It is also worth mentioning here that most popular Olympic sports disciplines including athletics and swimming were scheduled for the noon and evening rush hours from 10am to 1pm and from 7pm to 10pm.

“During the Games bad things will happen. There is going to be circuit failure, there will be overhead line breakages, there will be cable theft. There are going to be disruptions,” said David Higgins, former chief executive of London 2012 and the current boss of Network Rail before the Games.

Rail, Maritime and Transport union leader Bob Crow had earlier warned that the subway system will make London a “laughing stock” during Britain’s time in the spotlight.

This comes as the roads network were deemed no better as the Transport for London (TfL) warned that almost thirty percent of the roads network will be affected by the special Olympic restrictions as part of the famous “Zil lanes” to make room for the “Games Family” transport.

That how would a visitor feel about seeing London during the Games, or even after the Games, could not be any worse than if anarchists such as the British branch of the Italian FAI, which brought Bristol train service to a halt by setting fire on railway cables, decide that they want “civil war” rather than “rich tourists” for the Olympics.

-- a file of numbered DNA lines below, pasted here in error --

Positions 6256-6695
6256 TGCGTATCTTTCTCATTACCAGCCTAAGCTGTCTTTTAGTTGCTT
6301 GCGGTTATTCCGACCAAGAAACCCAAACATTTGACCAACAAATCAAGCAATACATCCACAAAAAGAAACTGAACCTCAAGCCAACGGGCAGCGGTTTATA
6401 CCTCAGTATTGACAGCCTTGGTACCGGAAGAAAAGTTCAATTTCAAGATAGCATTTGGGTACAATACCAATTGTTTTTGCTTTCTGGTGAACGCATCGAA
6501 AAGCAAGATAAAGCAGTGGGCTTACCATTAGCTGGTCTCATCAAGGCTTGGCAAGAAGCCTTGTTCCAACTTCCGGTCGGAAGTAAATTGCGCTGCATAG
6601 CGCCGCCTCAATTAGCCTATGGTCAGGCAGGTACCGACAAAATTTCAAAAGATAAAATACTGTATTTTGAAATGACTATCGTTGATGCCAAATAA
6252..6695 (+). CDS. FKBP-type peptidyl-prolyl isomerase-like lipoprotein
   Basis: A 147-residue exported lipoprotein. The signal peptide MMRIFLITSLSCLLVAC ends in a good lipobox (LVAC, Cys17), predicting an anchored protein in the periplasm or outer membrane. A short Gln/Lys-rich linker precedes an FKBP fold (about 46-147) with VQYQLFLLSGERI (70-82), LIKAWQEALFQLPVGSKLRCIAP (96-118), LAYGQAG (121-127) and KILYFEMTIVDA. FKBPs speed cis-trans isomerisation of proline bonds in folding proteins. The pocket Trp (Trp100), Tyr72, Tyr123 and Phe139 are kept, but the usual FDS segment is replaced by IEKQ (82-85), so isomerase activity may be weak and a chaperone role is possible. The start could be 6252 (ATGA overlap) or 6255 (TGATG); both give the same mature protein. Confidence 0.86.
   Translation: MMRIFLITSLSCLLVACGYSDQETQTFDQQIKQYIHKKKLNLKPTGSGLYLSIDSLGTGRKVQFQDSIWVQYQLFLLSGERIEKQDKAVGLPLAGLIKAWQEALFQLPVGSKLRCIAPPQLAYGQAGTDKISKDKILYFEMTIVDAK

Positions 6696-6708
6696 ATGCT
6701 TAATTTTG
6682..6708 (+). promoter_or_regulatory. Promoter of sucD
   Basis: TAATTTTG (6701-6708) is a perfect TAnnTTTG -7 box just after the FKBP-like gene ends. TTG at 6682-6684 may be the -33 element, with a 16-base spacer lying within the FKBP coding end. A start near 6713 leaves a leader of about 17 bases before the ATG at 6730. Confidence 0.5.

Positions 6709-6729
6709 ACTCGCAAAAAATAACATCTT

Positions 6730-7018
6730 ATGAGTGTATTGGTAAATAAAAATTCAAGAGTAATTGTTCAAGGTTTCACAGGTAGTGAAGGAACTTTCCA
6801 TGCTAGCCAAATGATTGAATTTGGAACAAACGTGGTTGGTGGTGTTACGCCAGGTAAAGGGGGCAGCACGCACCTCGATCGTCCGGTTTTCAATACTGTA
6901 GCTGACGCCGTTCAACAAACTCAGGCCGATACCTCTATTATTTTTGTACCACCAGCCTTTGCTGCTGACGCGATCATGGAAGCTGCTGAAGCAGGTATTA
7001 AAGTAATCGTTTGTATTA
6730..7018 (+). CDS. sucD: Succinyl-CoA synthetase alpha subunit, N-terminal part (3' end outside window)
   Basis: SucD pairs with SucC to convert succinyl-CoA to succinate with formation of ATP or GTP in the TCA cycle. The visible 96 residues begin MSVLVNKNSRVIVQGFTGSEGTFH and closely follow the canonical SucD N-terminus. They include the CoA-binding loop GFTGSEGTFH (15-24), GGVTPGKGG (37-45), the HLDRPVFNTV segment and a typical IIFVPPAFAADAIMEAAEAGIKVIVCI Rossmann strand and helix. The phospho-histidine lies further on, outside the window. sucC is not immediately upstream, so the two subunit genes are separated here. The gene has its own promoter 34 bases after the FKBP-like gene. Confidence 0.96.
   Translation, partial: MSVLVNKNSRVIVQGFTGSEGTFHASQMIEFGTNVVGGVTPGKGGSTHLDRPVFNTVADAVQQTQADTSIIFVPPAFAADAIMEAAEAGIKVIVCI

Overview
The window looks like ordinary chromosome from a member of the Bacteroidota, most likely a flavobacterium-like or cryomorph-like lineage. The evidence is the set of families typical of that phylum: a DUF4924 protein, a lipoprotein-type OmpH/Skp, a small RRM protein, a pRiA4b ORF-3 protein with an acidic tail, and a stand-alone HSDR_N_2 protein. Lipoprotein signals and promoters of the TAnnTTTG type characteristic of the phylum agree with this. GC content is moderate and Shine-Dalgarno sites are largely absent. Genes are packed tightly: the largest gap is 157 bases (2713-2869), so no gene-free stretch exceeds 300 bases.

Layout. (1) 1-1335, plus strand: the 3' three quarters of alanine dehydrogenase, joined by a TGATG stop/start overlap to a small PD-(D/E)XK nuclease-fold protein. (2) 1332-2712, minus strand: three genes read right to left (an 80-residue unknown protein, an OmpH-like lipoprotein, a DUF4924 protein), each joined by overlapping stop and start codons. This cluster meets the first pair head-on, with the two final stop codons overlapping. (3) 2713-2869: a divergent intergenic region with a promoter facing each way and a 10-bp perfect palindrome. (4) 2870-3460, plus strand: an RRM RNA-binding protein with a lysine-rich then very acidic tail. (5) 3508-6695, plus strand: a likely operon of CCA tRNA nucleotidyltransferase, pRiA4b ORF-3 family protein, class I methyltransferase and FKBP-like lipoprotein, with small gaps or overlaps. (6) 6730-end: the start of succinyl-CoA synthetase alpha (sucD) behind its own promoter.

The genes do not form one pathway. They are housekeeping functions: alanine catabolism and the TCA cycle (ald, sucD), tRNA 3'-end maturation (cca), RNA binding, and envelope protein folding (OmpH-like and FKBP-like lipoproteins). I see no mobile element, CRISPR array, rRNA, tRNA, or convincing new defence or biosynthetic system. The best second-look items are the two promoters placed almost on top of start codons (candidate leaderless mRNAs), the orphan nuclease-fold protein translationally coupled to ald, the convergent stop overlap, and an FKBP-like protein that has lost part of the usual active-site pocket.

“We have no inhibition to use guerilla activity to hurt the national image and paralyze the economy however we can. Because simply, we don’t want rich tourists – we want civil war,” the group said in a statement on its website before the Games.

And especially relevant to tourists was security consultants’ acknowledgement that such a “low intensity war” would create “utter havoc” during the Games as the ministry of Defense is focused on al Qaeda-style terrorist attacks and minor security risks to tourists including mugging have been largely ignored.

The police were also warning visitors of criminals posing as undercover officers and “fining” them for bogus minor offences in which tourists are accused of littering or failing to produce IDs and demanded immediate cash “fine”.

According to Deloitte and Oxford Economics, Britain is now making £16 billion from foreign tourists and a total £115 billion from home and overseas visitors annually.

That makes tourism Britain’s fifth largest industry and third biggest earner of foreign exchange.

However, while London Olympics have failed to bring in the tourist inflow that was expected — as bookings plunge compared to last year — the prospect of spending one’s holiday in a city where you cannot simply move due to traffic congestion in a poor security atmosphere has been enough to repel many visitors.

The Olympic-time tourist boost is also dealt a blow by London officials creating hurdles such as visa delays or denials for visitors, including from Iran, who would not condescend when the British officials are ready to grant visas as part of future tourism boost plans.

Whether all that would be helpful to Cameron’s GREAT campaign to attract more tourists in the coming years remains the big question.